A Streetcat Named Bob is based on the true story of James Bowen and the eponymous cat he meets, as told in the bestselling book of the same name. Bowen (played here by Luke Treadaway) is a homeless busker, making money by playing songs on his guitar and is on a methadone program. One night, he comes home and finds out that the cat of the title (played by himself) has invaded his home. Wherever Bowen goes, the cat goes too, so the two end up forming a friendship. Bob helps Bowen get more attention and money, but their friendship is not without complications.
The film does realise something about its audience: none of them can resist a cute little cat. Throughout the film, people come up to Bowen and Bob so they can look at Bob and take selfies with Bob, and the film hopes its audience has the same reaction to Bob. Bob is the one who gets the lion’s share of the close-ups and reaction shots, and while watching, it’s hard to wonder what he’s thinking about as he assists Bowen on his journey. Treadaway does well showing Bowen’s struggle, especially when he tries to quit methadone for good, but Bob is really the best actor here, and the one most likely to hold the viewer’s attention.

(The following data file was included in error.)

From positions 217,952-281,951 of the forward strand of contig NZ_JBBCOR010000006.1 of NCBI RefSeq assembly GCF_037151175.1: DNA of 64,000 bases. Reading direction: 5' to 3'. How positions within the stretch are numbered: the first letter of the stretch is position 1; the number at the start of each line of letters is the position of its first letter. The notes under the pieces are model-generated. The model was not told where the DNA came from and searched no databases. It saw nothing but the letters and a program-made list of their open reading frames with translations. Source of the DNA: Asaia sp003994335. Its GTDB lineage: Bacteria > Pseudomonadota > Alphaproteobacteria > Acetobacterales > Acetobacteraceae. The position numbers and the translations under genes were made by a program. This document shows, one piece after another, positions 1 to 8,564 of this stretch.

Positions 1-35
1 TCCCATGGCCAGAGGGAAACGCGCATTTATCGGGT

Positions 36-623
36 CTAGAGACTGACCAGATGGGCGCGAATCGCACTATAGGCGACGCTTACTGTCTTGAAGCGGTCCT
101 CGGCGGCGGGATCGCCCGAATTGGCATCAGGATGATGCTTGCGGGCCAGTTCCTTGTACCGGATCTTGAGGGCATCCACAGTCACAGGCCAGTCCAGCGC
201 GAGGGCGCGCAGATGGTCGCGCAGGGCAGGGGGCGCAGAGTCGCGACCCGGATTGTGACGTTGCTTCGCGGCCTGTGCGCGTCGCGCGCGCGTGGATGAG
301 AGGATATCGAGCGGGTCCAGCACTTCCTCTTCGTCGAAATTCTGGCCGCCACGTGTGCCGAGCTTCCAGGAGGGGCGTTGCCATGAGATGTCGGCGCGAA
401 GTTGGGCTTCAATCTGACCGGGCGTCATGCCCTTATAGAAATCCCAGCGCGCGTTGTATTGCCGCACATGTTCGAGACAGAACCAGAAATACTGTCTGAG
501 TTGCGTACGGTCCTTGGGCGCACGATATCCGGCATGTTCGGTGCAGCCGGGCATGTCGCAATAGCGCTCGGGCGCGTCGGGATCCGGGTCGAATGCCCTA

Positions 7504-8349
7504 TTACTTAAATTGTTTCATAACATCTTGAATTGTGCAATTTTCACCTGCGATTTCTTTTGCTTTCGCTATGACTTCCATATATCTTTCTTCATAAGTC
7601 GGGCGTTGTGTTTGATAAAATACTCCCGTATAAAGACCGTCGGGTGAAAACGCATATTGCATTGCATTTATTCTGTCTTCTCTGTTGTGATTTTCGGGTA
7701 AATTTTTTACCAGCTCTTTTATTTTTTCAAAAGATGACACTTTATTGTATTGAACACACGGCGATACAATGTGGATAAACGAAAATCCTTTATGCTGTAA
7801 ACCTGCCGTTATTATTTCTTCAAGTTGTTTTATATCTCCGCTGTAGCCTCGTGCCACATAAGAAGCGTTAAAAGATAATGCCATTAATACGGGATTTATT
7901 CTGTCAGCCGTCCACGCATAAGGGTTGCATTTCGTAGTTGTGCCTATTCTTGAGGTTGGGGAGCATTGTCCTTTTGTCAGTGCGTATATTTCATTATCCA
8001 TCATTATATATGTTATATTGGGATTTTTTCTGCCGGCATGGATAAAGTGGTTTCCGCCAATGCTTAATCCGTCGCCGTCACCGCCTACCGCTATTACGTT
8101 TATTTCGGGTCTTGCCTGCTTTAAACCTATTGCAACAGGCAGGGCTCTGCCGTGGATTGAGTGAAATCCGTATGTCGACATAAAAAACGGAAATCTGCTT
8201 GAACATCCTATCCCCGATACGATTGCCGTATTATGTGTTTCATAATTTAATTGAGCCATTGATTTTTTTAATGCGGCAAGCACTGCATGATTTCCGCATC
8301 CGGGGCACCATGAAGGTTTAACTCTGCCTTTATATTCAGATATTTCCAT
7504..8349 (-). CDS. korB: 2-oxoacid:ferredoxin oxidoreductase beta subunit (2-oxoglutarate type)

The rest of the film is nothing really special. It does manage to charm at times, and there are well-done emotional moments, so you do get a good idea of what Bowen is going through and why he needs help. It is, however, mostly forgettable and in tone and execution, hardly distinguishable from most inspiring “based on a true story” movies. That does not mean the movie is a waste of time, however, and it is worth a watch, if only for the title character.